•           Wildcard option is used in access-list commands filtering packets from a subnet of source and/or destination IP addresses instead of single hosts. IP addresses in each of those subnets must be continuous. Filtering on port numbers is also applicable, but it have been omitted for the sake of simplicity. Here is the syntax. access-list <#,name> < where:

<#,name> is a number between 100 to 199 or a one-word name

is any protocol in the TCP/IP suite

and are the source and destination IP addresses

and specify the subnet ranges of source and destination IP addresses

•           Wildcard in ACL has the same meaning as in routing protocols such as EIGRP and OSPF. Wildcard bit 0 means the bit in the IP address must be the same as the corresponding bit in the subnet IP addresses. Wildcard bit 1 means the bit in the IP address can be any value (0 or 1).

Example 7: access-list 105 deny udp 172.16.7.3 0.0.0.3 any means to deny all packets with udp protocol with source IP addresses from 172.16.7.0 to 172.16.7.3 to any destination IP address. Note that .3 is in binary .00000011 and .000000xx for wildcard, where x means any (0 or 1).

Example 8: access-list 109 permit tcp host 192.168.6.3 eq 80 10.0.0.0 0.0.0.255 means to permit all tcp packets from source IP address 192.168.6.3 and source port tcp 80 (e.g., http server) to destination IP addresses in range 10.0.0.0 to 10.0.0.255. The fact that 10.0.0.0 would not qualify for host IP in classful networks is irrelevant to the ACL.

•           Using wildcard with all 0s is the same as using the option host in access-list commands. Example 9: access-list 110 permit ip host 10.23.4.3 host 10.30.2.1 and access-list 110 permit ip 10.23.4.3 0.0.0.0 10.30.2.1 0.0.0.0 are equivalent commands. Both permit filtering packets with source IP address 10.23.4.3 and destination IP address 10.30.2.1.

•           Only use wildcard in access-list commands when the ACL requires filtering packets on subnet of IP addresses; either at source, destination, or both.

Applying ACL to an Interface to activation

•           Example 10: Assume you need to create an ACL in router that permits filtering any traffic excepting udp packets with source IP address 10.23.4.3 and destination IP address 10.30.2.1 as shown in the network diagram below.

•           First, you need to create an extended ACL in CLI global configuration.

Router# config t

Router(config)#access-list 103 deny udp host 10.23.4.3 host 10.30.2.1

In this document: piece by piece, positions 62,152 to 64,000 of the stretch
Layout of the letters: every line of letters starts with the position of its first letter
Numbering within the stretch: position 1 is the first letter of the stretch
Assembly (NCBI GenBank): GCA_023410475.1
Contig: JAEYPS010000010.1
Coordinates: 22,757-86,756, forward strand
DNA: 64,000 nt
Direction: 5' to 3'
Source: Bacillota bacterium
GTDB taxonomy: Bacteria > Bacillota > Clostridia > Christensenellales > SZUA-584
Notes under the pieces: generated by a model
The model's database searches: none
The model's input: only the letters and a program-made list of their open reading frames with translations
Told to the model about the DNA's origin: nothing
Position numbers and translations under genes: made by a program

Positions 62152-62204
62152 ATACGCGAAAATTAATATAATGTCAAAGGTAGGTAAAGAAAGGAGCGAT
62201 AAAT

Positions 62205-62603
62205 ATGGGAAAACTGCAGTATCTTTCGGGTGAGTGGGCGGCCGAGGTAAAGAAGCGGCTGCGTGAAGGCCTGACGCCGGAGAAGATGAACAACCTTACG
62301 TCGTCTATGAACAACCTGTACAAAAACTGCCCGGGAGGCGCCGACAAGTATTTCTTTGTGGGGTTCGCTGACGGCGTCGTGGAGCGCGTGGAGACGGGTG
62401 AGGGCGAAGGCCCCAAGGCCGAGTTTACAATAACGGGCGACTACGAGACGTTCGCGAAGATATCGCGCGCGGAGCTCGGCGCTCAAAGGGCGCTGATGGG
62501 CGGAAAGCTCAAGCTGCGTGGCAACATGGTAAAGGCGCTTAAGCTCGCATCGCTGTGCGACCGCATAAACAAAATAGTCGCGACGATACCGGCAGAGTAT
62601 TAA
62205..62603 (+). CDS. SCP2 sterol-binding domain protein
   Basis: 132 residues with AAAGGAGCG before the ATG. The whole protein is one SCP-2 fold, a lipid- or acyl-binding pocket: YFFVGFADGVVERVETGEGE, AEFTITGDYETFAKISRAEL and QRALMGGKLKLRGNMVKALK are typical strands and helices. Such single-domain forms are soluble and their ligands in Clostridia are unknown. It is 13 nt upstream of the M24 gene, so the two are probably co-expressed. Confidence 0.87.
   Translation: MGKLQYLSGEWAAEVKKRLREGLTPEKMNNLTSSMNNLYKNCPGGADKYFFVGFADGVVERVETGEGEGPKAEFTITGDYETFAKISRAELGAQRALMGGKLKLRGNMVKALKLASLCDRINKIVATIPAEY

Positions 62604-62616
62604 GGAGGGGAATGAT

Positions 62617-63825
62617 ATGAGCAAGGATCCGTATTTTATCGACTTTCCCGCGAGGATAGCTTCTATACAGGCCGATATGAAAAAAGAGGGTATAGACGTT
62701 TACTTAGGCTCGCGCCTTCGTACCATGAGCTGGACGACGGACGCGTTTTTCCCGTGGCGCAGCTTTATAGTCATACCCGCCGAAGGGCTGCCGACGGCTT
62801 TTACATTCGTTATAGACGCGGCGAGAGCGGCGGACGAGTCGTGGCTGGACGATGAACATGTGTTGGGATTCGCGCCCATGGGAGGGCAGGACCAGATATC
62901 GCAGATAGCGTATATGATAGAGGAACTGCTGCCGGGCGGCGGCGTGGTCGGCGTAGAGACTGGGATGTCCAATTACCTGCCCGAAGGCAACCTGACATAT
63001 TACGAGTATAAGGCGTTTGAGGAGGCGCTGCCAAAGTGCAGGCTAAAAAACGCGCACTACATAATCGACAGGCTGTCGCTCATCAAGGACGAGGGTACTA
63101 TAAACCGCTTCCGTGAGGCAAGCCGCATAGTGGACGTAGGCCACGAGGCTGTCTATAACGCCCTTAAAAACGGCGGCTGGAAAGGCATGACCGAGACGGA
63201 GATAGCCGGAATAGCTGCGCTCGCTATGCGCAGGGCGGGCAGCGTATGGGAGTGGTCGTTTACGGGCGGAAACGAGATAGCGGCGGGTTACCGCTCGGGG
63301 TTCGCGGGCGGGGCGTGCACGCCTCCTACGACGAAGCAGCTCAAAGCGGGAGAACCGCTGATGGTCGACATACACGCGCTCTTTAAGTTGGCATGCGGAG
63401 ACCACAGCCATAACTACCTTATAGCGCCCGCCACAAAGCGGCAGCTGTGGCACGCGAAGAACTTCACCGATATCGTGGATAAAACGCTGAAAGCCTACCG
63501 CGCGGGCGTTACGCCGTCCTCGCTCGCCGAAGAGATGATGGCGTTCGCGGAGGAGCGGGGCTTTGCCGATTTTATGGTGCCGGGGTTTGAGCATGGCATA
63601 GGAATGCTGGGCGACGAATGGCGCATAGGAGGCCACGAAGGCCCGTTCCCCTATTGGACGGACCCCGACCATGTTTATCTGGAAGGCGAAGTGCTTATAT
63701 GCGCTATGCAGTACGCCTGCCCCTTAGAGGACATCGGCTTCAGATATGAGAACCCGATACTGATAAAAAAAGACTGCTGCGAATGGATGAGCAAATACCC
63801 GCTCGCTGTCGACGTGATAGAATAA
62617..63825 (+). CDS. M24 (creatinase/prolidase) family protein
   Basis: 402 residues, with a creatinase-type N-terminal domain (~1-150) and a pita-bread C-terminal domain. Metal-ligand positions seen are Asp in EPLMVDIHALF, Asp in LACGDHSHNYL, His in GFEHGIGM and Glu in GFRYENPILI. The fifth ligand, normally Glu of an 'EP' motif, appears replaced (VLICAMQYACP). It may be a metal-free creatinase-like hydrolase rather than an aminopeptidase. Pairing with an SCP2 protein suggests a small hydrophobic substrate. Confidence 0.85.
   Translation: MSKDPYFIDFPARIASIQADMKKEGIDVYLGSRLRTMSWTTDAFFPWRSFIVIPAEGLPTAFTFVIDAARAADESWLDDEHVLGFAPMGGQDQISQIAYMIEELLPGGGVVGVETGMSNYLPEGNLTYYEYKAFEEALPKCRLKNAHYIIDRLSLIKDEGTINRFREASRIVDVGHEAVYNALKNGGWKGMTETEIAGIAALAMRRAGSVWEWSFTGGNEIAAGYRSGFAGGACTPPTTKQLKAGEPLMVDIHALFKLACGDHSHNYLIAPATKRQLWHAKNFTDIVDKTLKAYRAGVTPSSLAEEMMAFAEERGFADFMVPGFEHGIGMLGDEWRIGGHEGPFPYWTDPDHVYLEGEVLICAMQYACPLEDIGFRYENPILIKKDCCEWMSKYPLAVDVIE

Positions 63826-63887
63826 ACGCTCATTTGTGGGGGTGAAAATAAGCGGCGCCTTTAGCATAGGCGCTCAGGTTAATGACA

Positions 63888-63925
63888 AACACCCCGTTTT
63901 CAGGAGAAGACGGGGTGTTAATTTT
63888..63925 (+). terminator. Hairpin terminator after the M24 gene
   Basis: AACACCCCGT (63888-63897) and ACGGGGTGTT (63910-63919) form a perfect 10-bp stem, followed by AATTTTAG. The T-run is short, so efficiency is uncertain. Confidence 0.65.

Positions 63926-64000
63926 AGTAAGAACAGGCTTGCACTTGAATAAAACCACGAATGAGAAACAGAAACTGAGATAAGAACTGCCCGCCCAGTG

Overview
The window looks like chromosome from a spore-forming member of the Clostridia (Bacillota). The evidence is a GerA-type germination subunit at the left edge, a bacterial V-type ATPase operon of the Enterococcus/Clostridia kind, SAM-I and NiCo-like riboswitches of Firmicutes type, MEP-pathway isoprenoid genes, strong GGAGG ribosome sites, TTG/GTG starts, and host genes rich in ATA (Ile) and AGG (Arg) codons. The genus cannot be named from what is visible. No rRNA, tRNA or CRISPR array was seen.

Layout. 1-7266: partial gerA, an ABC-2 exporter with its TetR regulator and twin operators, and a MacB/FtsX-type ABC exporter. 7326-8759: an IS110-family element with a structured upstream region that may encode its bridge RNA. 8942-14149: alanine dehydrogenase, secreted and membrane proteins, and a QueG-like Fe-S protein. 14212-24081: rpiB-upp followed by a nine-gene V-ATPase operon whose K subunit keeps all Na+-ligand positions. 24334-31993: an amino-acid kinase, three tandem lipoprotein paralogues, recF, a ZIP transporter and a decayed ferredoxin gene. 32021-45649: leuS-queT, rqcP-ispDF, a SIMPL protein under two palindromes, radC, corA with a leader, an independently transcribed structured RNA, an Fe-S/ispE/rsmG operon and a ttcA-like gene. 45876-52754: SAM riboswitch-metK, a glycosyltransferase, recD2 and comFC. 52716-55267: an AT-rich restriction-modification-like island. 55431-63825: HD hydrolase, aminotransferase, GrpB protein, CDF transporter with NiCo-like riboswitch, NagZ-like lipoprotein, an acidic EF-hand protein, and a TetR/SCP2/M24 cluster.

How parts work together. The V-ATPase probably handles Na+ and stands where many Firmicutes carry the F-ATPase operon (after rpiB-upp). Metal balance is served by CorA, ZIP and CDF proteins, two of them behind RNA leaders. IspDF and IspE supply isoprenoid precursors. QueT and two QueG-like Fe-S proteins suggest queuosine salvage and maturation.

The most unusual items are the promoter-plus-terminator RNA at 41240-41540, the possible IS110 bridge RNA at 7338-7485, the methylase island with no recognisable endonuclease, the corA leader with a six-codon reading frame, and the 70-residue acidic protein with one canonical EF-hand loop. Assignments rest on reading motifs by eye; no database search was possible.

Router(config)#access-list 103 permit ip any any

•           Second, you need to apply ACL 103 in an interface closer to the source (e.g., extended ACL rule of thumb). The closer interface is S0/1 in Router for traffic coming from IP 10.23.4.3. Thus, you go to interface configuration in CLI to activate the ACL.

Router (config)#interface s0/1

Router(config-if)#ip access-group 103 in

•           If you need to make any correction after creating an ACL, then erase first the ACL from global and interface configurations. To erase ACL 103 from the previous example execute the following commands.

Router (config)#interface s0/1

Router(config-if)#no ip access-group 103

Router(config)#no ip access-list 103

Now, you can start over creating ACL 103. If you do not erase the ACL, then new access-list commands will be compounding in the configuration file producing unexpected behavior. Use command show run to verify the ACL is erased and created again correctly.

Verify ACL Configuration

•           Example 11: Let’s say you have been asked to create an ACL in a router R to deny TCP traffic coming through interface Serial 0/2 from source IP address 10.16.2.1 to destination IP address172.16.5.3 with destination port number greater than 200. Also, the ACL should permit filtering any other traffic.

•           There are two configuration tasks you need to do in CLI. First, create the ACL. Second, apply the ACL to interface Serial 0/2.

•           So, in CLI,

R> enable

R# config t

R(config)# access-list 101 deny tcp host 10.16.2.1 host 172.16.5.3 gt 200

R(config)# access-list 101 permit ip any any this command is needed to permit any other traffic after denying the selecting packets from the first command.

R(config)# interface serial0/2

R(config-if)# ip access-group 101 in this command is to apply the ACL to serial0/2 for traffic coming in.

R(config-if)# exit

R# show run this is to verify the ACL configuration is correct in running-config.file

R#show running-config

version 12.3

!

hostname R

!

interface FastEthernet0/0

ip address 192.168.200.1 255.255.255.0

!

interface FastEthernet0/1

ip address 192.168.20.1 255.255.255.0

shutdown

!

interface Serial0/0

ip address 200.100.20.2 255.255.255.0

!

interface Serial0/1

ip address 192.168.30.2 255.255.255.0

shutdown

!

interface Serial0/2

ip address 192.168.40.1 255.255.255.0

ip access-group 101 in

!

router rip

network 192.168.200.0

network 200.100.20.0

!

ip default-network 200.100.20.0

ip route 0.0.0.0 0.0.0.0 serial0/0

!

!

access-list 101 permit tcp host 10.16.2.1 host 172.16.5.3 gt 200

access-list 101 permit ip any any

!

!

line con 0

line aux 0

line vty 0 4

password cisco

line vty 5 15

password cisco

!

end

•           If the ACL is not correct, then delete it with the command below and start over again

R# config t

R(config)# no access-list 101

R(config)# interface serial0/2

R(config-if)#no ip access-group 101

SEC 450 DeVry Week 3 iLab 3 of 7 Latest

SEC 450 DeVry Week 3 iLab 3 of 7 Latest